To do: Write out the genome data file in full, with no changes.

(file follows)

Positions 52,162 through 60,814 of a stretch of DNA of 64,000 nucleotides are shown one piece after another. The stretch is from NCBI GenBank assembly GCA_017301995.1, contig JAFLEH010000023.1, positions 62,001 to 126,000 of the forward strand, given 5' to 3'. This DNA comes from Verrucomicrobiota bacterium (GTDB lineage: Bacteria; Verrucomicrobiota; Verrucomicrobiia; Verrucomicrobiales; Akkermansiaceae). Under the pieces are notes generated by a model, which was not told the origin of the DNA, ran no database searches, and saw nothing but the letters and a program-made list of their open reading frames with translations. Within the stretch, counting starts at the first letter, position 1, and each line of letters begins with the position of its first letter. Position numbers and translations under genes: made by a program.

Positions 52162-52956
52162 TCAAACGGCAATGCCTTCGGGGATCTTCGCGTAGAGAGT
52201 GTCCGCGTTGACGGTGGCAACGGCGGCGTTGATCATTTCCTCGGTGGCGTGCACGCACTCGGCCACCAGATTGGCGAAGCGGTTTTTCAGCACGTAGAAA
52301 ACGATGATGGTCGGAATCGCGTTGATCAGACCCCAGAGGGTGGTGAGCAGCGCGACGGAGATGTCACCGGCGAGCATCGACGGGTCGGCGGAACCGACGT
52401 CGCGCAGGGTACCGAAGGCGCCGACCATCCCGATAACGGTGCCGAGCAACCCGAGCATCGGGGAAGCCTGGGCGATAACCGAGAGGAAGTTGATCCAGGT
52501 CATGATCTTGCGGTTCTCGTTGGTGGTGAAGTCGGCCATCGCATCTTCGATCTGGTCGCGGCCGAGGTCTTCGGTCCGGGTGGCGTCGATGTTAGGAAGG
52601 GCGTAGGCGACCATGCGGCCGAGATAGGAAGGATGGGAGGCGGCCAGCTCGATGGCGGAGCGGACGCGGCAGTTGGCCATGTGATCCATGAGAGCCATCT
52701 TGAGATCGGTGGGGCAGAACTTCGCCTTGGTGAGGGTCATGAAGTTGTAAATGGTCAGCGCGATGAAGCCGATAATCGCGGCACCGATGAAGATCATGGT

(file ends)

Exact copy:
Positions 52,162 through 60,814 of a stretch of DNA of 64,000 nucleotides are shown one piece after another. The stretch is from NCBI GenBank assembly GCA_017301995.1, contig JAFLEH010000023.1, positions 62,001 to 126,000 of the forward strand, given 5' to 3'. This DNA comes from Verrucomicrobiota bacterium (GTDB lineage: Bacteria; Verrucomicrobiota; Verrucomicrobiia; Verrucomicrobiales; Akkermansiaceae). Under the pieces are notes generated by a model, which was not told the origin of the DNA, ran no database searches, and saw nothing but the letters and a program-made list of their open reading frames with translations. Within the stretch, counting starts at the first letter, position 1, and each line of letters begins with the position of its first letter. Position numbers and translations under genes: made by a program.

Positions 52162-52956
52162 TCAAACGGCAATGCCTTCGGGGATCTTCGCGTAGAGAGT
52201 GTCCGCGTTGACGGTGGCAACGGCGGCGTTGATCATTTCCTCGGTGGCGTGCACGCACTCGGCCACCAGATTGGCGAAGCGGTTTTTCAGCACGTAGAAA
52301 ACGATGATGGTCGGAATCGCGTTGATCAGACCCCAGAGGGTGGTGAGCAGCGCGACGGAGATGTCACCGGCGAGCATCGACGGGTCGGCGGAACCGACGT
52401 CGCGCAGGGTACCGAAGGCGCCGACCATCCCGATAACGGTGCCGAGCAACCCGAGCATCGGGGAAGCCTGGGCGATAACCGAGAGGAAGTTGATCCAGGT
52501 CATGATCTTGCGGTTCTCGTTGGTGGTGAAGTCGGCCATCGCATCTTCGATCTGGTCGCGGCCGAGGTCTTCGGTCCGGGTGGCGTCGATGTTAGGAAGG
52601 GCGTAGGCGACCATGCGGCCGAGATAGGAAGGATGGGAGGCGGCCAGCTCGATGGCGGAGCGGACGCGGCAGTTGGCCATGTGATCCATGAGAGCCATCT
52701 TGAGATCGGTGGGGCAGAACTTCGCCTTGGTGAGGGTCATGAAGTTGTAAATGGTCAGCGCGATGAAGCCGATAATCGCGGCACCGATGAAGATCATGGT